On Wednesday he came home with a sticker on his jumper. Turns out it was for the best child in the class that day. Cue me trying to not cry with pride. Then Thursday he turned up with another sticker, for a repeat performance.

And yesterday? He came out of school with this:

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Small Girl, not to be outdone, came out adorned with a fantastic sticker for being the best in class that day.

Not ashamed to admit I teared up a bit. OK, a lot.

Sadly, the effort of having been so amazing all week was too much for Small Boy who had a (mercifully brief) violent meltdown about an hour after getting home, triggered by something very small. I kept him safe while he raged and then held him until he was calm enough to know where he was. He was quiet after that, and a little subdued, but still able to eat his tea and go to Scouts, more proof that he is handling the new routine pretty well.

So, the good and the bad. It’s a constant balancing act trying to ensure I push for my children to have the adaptations to the school day that allows them to attend, but at the same time not letting them think they can just refuse to go in.

However, I think one thing is clear. Neither of my children can cope with the Christmas term. I have review meetings for both of them next week and top of my agenda will be a concrete plan for November and December of this year. I cannot allow either of them to go through the hell that it plainly is. I dread having to remove them from school, but if that is what it takes to ensure their well-being then I will, but I will be pushing for tutoring too.

It could be a busy year!

 

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Bubbles are cool

19 Nov

It’s been a long – very long – time since my last post but so much has been going on, even though I’ve had plenty to say, I’ve had little time (or inclination) to write about it.

Long story short: in addition to Teen Boy and Small Girl being autistic, I now have a third diagnosed child – Small Boy. The whole process, from first discussing concerns with school to diagnosis, took a staggeringly fast four months, which goes some way to making up for the disasters that were the previous two times.

Coupled with that, and poor Small Boy’s horrendous autumn term so far, Teen Girl’s health has continued to be very poor, meaning that she is almost always in pain, exhausted, or swollen from whatever it is she is allergic to. The local hospital have run out of ideas so we’re now waiting for more specialist help at a hospital further away. In the mean time, her whole life is on hold, which is no way for a 17 year old to exist.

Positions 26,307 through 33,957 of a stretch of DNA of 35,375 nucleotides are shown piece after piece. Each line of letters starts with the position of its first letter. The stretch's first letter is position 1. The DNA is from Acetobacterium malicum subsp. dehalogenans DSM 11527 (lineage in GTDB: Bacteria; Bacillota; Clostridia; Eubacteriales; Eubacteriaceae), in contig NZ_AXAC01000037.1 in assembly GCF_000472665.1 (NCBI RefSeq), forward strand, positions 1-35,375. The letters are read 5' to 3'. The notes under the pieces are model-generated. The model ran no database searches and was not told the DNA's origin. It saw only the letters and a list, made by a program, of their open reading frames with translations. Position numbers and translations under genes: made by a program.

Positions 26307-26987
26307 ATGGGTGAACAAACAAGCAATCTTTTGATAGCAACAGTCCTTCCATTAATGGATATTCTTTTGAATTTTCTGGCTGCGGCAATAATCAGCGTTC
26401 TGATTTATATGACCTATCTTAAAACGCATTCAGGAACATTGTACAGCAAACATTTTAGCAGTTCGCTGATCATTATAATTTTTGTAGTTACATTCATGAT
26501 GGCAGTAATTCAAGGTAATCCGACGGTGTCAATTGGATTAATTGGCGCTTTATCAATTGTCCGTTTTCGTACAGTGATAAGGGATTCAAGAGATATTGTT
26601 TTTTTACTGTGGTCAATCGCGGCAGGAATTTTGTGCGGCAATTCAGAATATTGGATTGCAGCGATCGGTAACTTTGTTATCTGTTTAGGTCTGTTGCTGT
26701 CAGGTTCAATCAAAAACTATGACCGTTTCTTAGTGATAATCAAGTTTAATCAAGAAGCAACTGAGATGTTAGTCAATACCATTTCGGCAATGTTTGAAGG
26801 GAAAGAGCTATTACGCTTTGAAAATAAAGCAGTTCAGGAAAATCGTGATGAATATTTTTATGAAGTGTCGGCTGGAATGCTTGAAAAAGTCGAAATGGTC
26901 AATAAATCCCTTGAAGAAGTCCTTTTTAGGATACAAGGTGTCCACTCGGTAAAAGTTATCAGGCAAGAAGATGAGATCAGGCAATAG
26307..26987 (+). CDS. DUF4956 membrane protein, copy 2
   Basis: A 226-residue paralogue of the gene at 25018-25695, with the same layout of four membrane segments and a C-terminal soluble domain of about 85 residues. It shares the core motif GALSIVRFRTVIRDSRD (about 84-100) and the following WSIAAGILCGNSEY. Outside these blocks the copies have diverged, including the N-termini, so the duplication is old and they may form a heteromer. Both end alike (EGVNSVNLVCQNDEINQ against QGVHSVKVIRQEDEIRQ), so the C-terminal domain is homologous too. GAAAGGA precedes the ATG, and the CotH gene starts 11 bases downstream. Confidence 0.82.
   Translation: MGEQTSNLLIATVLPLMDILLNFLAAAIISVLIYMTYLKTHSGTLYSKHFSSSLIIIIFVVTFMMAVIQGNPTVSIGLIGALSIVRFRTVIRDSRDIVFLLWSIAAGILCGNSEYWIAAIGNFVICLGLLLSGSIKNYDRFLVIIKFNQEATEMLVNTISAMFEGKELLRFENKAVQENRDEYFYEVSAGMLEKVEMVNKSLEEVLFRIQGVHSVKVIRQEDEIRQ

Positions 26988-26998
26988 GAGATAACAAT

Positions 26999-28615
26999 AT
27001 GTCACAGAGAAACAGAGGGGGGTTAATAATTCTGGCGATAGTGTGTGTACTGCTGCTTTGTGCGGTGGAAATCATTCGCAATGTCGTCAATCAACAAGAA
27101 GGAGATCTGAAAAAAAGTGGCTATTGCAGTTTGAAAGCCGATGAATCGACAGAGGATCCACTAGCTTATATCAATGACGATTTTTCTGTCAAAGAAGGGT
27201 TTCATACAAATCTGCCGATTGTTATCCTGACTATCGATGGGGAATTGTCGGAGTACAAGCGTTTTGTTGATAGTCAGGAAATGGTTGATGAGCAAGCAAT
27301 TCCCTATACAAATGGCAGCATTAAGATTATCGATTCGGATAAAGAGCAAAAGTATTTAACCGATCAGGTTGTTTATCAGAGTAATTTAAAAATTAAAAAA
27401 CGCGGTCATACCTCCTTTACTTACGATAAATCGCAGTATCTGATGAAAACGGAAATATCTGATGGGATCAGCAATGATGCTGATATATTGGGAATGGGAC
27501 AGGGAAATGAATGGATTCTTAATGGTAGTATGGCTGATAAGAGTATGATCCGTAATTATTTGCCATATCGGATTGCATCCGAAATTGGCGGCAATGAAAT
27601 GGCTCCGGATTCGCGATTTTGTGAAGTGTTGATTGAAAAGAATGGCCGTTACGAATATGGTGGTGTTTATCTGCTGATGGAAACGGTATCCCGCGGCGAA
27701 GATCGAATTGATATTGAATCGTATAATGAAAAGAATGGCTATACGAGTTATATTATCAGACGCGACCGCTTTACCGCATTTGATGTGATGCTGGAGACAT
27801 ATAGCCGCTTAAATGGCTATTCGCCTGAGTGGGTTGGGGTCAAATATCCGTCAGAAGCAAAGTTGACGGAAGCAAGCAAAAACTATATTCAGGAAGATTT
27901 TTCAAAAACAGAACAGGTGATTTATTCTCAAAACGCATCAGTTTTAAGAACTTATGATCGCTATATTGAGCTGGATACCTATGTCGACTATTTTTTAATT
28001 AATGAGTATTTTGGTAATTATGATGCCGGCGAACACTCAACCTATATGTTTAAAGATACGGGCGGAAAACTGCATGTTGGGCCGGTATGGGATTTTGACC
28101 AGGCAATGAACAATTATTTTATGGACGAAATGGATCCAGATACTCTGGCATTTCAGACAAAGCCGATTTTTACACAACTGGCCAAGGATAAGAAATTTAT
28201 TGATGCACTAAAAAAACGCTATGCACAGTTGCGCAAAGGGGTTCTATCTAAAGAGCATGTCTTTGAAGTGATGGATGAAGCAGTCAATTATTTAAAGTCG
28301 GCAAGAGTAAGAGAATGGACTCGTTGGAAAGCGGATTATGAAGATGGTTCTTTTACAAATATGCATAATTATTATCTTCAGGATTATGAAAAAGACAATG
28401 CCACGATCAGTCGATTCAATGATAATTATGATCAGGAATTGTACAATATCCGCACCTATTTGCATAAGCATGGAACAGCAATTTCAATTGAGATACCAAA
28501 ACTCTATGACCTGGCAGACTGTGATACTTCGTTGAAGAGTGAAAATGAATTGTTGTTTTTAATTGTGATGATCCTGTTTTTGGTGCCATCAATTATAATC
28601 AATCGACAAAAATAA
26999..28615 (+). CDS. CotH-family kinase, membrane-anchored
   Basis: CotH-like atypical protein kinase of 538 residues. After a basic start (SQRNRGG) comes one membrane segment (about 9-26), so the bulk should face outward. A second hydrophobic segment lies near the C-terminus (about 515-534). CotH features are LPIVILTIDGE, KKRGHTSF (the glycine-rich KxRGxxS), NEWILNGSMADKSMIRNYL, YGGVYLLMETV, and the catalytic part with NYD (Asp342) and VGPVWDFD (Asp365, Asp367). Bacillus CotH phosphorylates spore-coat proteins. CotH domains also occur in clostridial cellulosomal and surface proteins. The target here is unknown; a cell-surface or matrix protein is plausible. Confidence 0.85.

Small Boy is, we think, in the grip of an early hormone surge which is making his anger over small issues blow up out of all proportion. It’s like living with a hungry T-Rex most of the time, or as Small Girl says, “he has a volcano in his tummy and sometimes the lava goes everywhere.” She’s not wrong, and if he does get past the point of calming, the meltdowns are the worst I’ve ever seen. Bearing in mind I’ve had almost 18 years of parenting autistic children this is saying something.

School are being wonderful and have stepped up to provide as much support as they can, and right now neither one of the smalls has any pressure to do homework, which has taken after-school time to be a lot less stressful on us all.

Small Girl is not making a huge amount of progress on dealing with her anxiety, but she is really trying. Her CaMHS appointments come around every two or three weeks and the woman she sees is patient and very experienced. Right now, we are working on filling in a 5 point scale, so that SG can learn to recognise when her anxieties are building and try to self calm before she reaches meltdown.

One great calming technique is blowing bubbles. SG loves doing this anyway, and from my point of view, it’s cheap and easy to do just about anywhere. When she gets upset, the control needed to blow large bubbles automatically means her breathing will slow down, meaning she keeps calmer.  Here she is blowing a huge bubble this morning:

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She was engaged with her session this morning, and then ate her lunch in the car on the way back to school. She begged me to keep her off but she only had to make it through 90 minutes and I wasn’t going to be swayed by her big puppy-dog eyes, although I was very tempted. You can see for yourself just how cute she can be when she tries:

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Almost the end of another school week, and hopefully it will be a good one with no meltdowns from anyone.